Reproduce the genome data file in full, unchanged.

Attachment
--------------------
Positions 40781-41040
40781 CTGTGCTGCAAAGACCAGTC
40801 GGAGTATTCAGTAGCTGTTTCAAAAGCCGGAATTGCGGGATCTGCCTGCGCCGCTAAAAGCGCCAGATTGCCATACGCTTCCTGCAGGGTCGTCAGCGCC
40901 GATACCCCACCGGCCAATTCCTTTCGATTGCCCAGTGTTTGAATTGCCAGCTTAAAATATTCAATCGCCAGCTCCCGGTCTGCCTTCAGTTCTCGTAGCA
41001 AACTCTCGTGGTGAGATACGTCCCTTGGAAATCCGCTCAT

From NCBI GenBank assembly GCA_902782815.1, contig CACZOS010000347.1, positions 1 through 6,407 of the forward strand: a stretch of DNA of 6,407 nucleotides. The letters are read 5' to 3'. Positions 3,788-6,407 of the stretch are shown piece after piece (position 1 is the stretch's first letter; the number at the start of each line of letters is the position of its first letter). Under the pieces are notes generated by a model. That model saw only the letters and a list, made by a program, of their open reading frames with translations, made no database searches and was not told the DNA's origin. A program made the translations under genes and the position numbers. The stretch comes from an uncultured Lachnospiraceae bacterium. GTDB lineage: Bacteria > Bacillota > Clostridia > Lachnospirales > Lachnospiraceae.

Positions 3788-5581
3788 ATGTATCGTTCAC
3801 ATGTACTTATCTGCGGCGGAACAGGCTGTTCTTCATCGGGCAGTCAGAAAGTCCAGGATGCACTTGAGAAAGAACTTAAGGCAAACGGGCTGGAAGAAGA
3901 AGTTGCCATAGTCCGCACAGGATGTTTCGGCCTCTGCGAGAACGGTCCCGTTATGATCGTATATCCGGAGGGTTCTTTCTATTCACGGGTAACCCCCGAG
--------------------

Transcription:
Positions 40781-41040
40781 CTGTGCTGCAAAGACCAGTC
40801 GGAGTATTCAGTAGCTGTTTCAAAAGCCGGAATTGCGGGATCTGCCTGCGCCGCTAAAAGCGCCAGATTGCCATACGCTTCCTGCAGGGTCGTCAGCGCC
40901 GATACCCCACCGGCCAATTCCTTTCGATTGCCCAGTGTTTGAATTGCCAGCTTAAAATATTCAATCGCCAGCTCCCGGTCTGCCTTCAGTTCTCGTAGCA
41001 AACTCTCGTGGTGAGATACGTCCCTTGGAAATCCGCTCAT

From NCBI GenBank assembly GCA_902782815.1, contig CACZOS010000347.1, positions 1 through 6,407 of the forward strand: a stretch of DNA of 6,407 nucleotides. The letters are read 5' to 3'. Positions 3,788-6,407 of the stretch are shown piece after piece (position 1 is the stretch's first letter; the number at the start of each line of letters is the position of its first letter). Under the pieces are notes generated by a model. That model saw only the letters and a list, made by a program, of their open reading frames with translations, made no database searches and was not told the DNA's origin. A program made the translations under genes and the position numbers. The stretch comes from an uncultured Lachnospiraceae bacterium. GTDB lineage: Bacteria > Bacillota > Clostridia > Lachnospirales > Lachnospiraceae.

Positions 3788-5581
3788 ATGTATCGTTCAC
3801 ATGTACTTATCTGCGGCGGAACAGGCTGTTCTTCATCGGGCAGTCAGAAAGTCCAGGATGCACTTGAGAAAGAACTTAAGGCAAACGGGCTGGAAGAAGA
3901 AGTTGCCATAGTCCGCACAGGATGTTTCGGCCTCTGCGAGAACGGTCCCGTTATGATCGTATATCCGGAGGGTTCTTTCTATTCACGGGTAACCCCCGAG